Wednesday, 1 February 2017

Reaping what we Sow

Recently my brother Donald gave me some of my late father's personal papers and various original documents concerning Aberlour Gospel Hall which he had in safe keeping.

The piece below is an extract from his long-hand notes of a talk which he gave at a Harvest Thanksgiving Service not long before his passing in 1991. It is encouraging to know that the many seeds which he sowed throughout his life are continuing to bear fruit.

I have previously written about our march as prisoners of war in the sweltering summer of 1940 in my book, 'We've Been A Long Time Coming Boys'.

Our captors took us through France, Belgium and Holland. We had to face the ordeal of travelling on sealed coal barges for days and nights up the River Rhine, and the horror of 72 hours shut up in closed railway wagons across Germany to Poland, and a final long journey north to Danzig (Gdansk) and prison life there.

How often I asked the question: 'Why me Lord?'

Every evening when shut up in our little billet, I lay on my straw bed and read the only book I had: my dad's Bible from the First World War. He had planted the seed in my heart eleven years before: would it now grow in these difficult circumstances?

There's a verse in the Bible which says: 'Desire the sincere milk of God's Word that you might grow thereby'. Although I did not realise it at the time, I was growing by reading the book.

Nine months passed and I had not spoken to any of my fellow prisoners about my Lord or my faith.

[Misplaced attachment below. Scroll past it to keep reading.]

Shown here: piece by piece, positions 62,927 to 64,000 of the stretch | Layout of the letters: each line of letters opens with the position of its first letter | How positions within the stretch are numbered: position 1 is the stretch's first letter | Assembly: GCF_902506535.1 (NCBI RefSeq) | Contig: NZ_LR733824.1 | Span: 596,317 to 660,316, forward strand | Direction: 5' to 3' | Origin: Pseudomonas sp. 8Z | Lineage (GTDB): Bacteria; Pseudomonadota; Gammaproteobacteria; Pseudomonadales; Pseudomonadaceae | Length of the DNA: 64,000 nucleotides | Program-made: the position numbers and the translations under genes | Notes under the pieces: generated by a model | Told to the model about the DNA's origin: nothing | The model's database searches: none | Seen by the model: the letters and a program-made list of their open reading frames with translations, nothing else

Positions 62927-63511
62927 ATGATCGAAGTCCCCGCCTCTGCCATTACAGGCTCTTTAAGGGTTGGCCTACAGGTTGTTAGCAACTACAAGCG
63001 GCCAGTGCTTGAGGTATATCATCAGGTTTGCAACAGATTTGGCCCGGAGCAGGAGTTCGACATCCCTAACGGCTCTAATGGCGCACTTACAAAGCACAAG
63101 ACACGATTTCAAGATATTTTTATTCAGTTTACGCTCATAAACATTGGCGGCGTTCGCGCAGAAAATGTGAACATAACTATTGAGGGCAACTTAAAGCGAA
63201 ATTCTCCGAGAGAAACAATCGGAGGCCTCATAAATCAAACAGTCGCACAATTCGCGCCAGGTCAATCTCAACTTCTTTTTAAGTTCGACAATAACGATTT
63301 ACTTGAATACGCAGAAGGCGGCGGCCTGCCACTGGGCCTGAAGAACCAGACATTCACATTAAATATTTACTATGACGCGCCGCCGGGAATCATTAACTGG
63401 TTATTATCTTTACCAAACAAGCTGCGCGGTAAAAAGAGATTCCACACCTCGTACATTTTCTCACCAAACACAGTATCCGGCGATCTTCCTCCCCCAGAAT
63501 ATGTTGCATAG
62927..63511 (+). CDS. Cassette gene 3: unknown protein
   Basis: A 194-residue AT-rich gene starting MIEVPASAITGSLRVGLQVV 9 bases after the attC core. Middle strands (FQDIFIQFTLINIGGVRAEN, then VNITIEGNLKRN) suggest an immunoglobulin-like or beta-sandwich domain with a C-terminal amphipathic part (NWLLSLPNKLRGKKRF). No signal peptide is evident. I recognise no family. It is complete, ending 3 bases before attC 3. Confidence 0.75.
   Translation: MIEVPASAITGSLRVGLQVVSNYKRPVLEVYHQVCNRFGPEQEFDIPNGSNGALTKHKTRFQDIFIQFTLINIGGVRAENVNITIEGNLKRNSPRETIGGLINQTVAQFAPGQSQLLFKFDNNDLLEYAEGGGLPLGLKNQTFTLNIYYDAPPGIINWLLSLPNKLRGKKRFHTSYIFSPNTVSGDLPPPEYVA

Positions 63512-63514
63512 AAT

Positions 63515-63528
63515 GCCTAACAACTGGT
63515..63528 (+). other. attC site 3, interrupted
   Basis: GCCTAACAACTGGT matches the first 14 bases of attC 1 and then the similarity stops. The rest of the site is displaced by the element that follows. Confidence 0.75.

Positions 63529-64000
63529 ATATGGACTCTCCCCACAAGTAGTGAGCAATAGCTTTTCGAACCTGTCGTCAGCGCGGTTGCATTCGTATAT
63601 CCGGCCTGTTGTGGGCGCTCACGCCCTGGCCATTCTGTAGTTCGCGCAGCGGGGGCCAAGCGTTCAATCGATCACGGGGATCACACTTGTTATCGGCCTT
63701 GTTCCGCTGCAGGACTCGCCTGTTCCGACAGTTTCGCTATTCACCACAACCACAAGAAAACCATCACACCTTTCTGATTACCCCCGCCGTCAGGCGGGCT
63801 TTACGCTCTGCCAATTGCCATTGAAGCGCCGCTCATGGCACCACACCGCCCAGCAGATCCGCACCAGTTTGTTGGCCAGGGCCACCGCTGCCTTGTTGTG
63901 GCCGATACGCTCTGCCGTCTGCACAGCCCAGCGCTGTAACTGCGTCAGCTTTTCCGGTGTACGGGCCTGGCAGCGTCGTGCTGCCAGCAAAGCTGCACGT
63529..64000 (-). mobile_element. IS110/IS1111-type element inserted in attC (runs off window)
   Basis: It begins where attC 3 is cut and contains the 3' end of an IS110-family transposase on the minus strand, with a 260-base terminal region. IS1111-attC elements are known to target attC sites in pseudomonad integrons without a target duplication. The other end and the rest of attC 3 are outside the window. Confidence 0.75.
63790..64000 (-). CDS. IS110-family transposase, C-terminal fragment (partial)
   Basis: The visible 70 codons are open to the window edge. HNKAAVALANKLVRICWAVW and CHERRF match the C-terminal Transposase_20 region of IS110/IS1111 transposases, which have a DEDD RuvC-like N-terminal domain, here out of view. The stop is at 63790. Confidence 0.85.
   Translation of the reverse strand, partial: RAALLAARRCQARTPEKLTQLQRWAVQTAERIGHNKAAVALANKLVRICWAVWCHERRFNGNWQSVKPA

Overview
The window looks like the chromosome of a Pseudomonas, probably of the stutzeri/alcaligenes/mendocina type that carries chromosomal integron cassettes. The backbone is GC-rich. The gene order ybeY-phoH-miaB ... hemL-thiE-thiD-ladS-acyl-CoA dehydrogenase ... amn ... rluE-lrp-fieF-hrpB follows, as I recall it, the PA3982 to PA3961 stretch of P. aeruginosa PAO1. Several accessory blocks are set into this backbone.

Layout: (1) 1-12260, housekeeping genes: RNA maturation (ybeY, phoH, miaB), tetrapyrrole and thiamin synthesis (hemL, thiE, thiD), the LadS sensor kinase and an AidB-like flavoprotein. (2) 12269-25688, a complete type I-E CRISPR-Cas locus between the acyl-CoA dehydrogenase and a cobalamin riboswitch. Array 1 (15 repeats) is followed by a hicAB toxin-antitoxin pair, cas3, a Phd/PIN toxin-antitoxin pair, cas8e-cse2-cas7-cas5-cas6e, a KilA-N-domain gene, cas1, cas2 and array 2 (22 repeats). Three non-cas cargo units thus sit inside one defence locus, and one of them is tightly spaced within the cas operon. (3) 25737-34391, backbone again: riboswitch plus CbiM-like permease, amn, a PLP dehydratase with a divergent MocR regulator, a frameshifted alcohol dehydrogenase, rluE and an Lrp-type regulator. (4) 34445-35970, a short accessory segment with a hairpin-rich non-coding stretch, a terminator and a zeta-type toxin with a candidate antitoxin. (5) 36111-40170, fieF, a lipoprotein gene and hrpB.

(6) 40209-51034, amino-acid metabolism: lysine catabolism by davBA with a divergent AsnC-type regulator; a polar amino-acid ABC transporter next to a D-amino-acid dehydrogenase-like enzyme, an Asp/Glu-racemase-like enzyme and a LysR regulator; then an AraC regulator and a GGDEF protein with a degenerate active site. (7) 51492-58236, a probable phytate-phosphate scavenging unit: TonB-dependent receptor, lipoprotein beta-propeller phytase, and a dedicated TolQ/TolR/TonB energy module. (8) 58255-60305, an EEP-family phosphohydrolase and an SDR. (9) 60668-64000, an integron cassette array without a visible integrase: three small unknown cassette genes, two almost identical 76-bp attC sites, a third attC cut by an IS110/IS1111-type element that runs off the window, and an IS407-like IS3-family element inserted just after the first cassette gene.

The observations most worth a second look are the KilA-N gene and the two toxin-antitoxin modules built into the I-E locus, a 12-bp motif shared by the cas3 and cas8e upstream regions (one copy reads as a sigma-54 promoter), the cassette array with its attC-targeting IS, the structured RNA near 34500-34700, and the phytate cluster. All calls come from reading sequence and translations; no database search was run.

Everything changed on Saturday 19 April 1941 with the arrival of a middle aged prisoner called Fred Goodchild who was crippled as the result of shrapnel injuries. Fred wanted to organise a church service the following evening and because I was the only person with a Bible, he turned to me to do the preaching. That was when the seed of my father's verse all these years before suddenly sprouted. The next evening, and for the next four years I preached in that prison billet, with the men always ready to sit round and listen. For me, this was the germination of a seed sown eleven years before, one thousand miles distant in the village of Aberlour. The question was: would there now be a harvest?

The very first evening, big Joe Wathen from Sheffield threw in his lot with us. This was a great encouragement because he had a rich baritone voice, and later was to sing solos.

I was however far from confident that I could carry out the mission that had been given to me. The mountain seemed to be too high, but over time I found that nothing is too hard for the Lord.

Shortly after we were joined by another POW, Tommy Lear. He arrived carrying a piano-accordion. Although neither he nor anyone else could play the instrument, I could, and it was used to accompany the good old psalms and hymns during our services. Some time later my dad sent us some twenty Redemption Songs books via the Red Cross, so the Sunday evening service was extended to hymn singing and a sermon. Later, a violin arrived and a Londoner called Stan Rayner was able to play it, and not to be outdone, Syd Whyte a master carpenter made himself a banjo: the harvest was ripening!

Soon, I had a prayer partner in a lad called Alex Espie from Luss. I well remember one evening, talking with Alex and another fellow-prisoner from Ayr, Bob McCallum. Bob was extolling the benefits of letting out a good mouthful of oaths when things went horribly wrong when Alex said quietly, 'Bob you have not heard me swear in six weeks'. What a joy that was to me. Later I heard the same Bob who had advocated swearing, singing as he worked ploughing a nearby field on his own singing the old hymn, 'Nearer my God to thee, e'en though it be a cross that raiseth me'.

Looking back, this all began years before with words sown by my parents, and my aunt, Isabella Morrison.

Let's not leave the sowing to someone else like the Minister or some evangelist. Be a sower, and in due season you shall reap if you faint not.”

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